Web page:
Teen Smoking: a rite of passage?
Edit of a Benson and Hedges cigarette ad from Loaded magazine, December 1996
A well-placed cigarette can make a picture. Hollywood stars in the 50s all the way through to supermodels in the 90s were, and still are, successful at making smoking look sensual and sophisticated. And even though many people would be hesitant to outright say smoking is ‘cool’; even if subconsciously, people know it.
But with tobacco being linked to a shorter life span, lung disease and cancer among other health complications, in the last twenty years alone smokers in the UK have decreased by more than half. And as of May 2020, the British government is cracking down even harder, as UK smokers will no longer be able to buy menthol cigarettes.
The ban comes as part of an effort to prevent young people in particular from smoking, and to reduce the number of people taking up the habit.
With 9 out of 10 smokers starting as teenagers, it’s no wonder the government is targeting young people with newtobacco laws. It’s also no surprise to me, as a young person, that youngsters starting up smoking is still an issue.
Even amid a health-obsessed society, where fast-food and cheap cider have been replaced with vegan croissants and artisan coffee, for some reason; teens still smoke.
After my first time smoking, I made it as much of a regular occurrence as I could. I didn’t really like it much, but 15-year-old me just felt a little more together whilst I held the badly rolled cigarette my friends frowned at.
I had suddenly made new friends with older people from school. People who hadn’t dared even look at me before we bonded over a smoke at a house party. I didn’t at the time, care about the risks and dangers of smoking and why it’s a horrible, dirty habit I’d regret picking up. I was hooked to the thrill of doing something my mum would disapprove of so strongly, and I loved even more that it generated a reaction from my peers.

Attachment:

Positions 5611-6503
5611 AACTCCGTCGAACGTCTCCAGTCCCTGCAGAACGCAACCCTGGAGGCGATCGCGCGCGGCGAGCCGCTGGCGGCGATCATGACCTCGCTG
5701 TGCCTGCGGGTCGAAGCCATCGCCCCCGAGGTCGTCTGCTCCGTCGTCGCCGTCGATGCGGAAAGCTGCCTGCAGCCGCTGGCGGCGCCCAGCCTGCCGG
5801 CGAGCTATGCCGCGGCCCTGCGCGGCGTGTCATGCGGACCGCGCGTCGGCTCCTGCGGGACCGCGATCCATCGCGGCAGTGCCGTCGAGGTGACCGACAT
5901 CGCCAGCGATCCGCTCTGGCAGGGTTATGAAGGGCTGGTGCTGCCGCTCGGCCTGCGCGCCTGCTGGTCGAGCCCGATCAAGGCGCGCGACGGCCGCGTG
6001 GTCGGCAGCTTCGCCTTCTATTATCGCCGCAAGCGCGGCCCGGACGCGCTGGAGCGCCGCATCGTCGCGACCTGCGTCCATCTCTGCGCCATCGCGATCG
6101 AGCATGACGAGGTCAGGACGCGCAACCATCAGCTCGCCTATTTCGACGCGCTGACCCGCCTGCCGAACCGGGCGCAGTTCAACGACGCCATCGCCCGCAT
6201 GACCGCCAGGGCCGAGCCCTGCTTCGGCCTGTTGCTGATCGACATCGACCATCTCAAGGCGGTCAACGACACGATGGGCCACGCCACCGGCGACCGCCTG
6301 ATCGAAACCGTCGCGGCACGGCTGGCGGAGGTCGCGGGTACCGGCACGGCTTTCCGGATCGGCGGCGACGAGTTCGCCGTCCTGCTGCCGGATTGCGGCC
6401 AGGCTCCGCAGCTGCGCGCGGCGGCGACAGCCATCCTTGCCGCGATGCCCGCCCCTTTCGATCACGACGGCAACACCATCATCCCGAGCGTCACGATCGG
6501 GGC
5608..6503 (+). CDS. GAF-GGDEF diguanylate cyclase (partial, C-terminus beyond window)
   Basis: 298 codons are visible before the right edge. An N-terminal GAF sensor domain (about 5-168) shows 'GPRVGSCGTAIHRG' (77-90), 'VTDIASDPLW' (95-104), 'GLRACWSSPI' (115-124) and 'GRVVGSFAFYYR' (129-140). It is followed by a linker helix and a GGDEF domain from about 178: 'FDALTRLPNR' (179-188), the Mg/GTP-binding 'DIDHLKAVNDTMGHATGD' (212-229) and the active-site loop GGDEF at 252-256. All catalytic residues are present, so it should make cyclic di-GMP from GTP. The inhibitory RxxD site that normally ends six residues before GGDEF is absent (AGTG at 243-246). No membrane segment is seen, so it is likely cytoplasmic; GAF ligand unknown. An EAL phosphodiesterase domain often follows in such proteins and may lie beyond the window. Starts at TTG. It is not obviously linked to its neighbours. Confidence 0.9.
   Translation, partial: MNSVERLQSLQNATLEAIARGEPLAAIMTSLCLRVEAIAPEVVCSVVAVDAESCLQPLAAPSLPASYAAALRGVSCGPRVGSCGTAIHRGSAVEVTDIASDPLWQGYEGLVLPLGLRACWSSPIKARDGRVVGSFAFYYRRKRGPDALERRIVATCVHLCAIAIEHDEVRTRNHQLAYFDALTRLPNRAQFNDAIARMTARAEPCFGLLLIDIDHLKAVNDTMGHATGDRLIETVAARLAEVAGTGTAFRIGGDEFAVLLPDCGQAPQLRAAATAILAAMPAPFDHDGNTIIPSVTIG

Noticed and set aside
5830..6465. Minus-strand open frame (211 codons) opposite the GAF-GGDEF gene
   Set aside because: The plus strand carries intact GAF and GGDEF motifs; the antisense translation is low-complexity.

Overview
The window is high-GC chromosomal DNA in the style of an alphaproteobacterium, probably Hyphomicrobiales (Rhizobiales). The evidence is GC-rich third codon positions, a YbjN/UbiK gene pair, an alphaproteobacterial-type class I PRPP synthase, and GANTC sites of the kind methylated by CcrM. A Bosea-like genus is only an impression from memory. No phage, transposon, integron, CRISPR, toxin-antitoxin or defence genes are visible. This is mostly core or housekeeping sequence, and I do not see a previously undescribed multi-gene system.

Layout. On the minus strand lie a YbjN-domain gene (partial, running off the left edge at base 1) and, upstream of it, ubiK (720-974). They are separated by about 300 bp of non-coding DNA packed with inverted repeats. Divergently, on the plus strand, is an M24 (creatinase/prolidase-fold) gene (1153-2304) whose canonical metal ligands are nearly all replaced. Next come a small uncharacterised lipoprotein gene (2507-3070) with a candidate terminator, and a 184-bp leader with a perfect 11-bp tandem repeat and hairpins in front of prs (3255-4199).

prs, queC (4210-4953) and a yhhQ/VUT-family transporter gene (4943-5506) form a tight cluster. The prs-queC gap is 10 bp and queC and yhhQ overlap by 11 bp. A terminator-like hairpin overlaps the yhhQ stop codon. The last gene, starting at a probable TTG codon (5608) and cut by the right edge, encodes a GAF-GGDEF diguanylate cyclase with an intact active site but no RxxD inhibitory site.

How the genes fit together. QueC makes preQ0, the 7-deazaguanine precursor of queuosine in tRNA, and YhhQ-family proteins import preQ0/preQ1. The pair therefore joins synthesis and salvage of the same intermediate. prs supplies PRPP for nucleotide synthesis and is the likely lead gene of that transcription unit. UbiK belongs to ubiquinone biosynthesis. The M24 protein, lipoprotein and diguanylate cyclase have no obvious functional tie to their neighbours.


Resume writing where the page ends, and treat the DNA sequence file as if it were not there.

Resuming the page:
Fast forward to my first year of university, and smoking areas of dingy Peckham bars only exhilarated me more. By then, cigarettes had become a part of the night out routine:
Finally get into the bar, buy a drink, chat, dance for a bit, go outside for a fag before buying the next can of overpriced and lukewarm Red Stripe. Repeat.
Even though every single time I was cold, and my feet hurt from standing for so long, I loved being outside with my new friends, butting into strangers' conversations to ask if I could borrow their lighter. It was exactly these interactions that at the time, made it worth smoking.
I now no longer smoke, and I know I’m not the only twenty-something year old that has casually stopped smoking.
I wonder, is this how smoking works, then? The whole ‘giving it a go’ business. Is it a rite of passage? An enigma that every adult should try to understand, beginning in the earliest years of their adulthood, swiftly dropping the habit before it can do any real damage?
For many young people, including myself in the past, it’s simply about being ‘sensible’ with the habit.
“I always remember telling myself I’d never be that person who stands out in the rain by themselves, just to have a cigarette.” Hanna*, a twenty-year-old student and occasional smoker, told me.
A Benson and Hedges cigarette ad from Loaded magazine, December 1996
“You know, you grow up and say you’ll never smoke, but then you get older and well, you just do. For me, moderation is everything.” Hanna continues.
“I said from the beginning that if I smoked in a moderate way, I could enjoy it for a good few years. It’s the same with the fact that I live in a highly polluted city and I enjoy it for now, but I won’t stay here forever.
My brain definitely associates it with pleasure.” Hanna says when I ask her plainly, why she continues to smoke, despite not quite being addicted to cigarettes yet.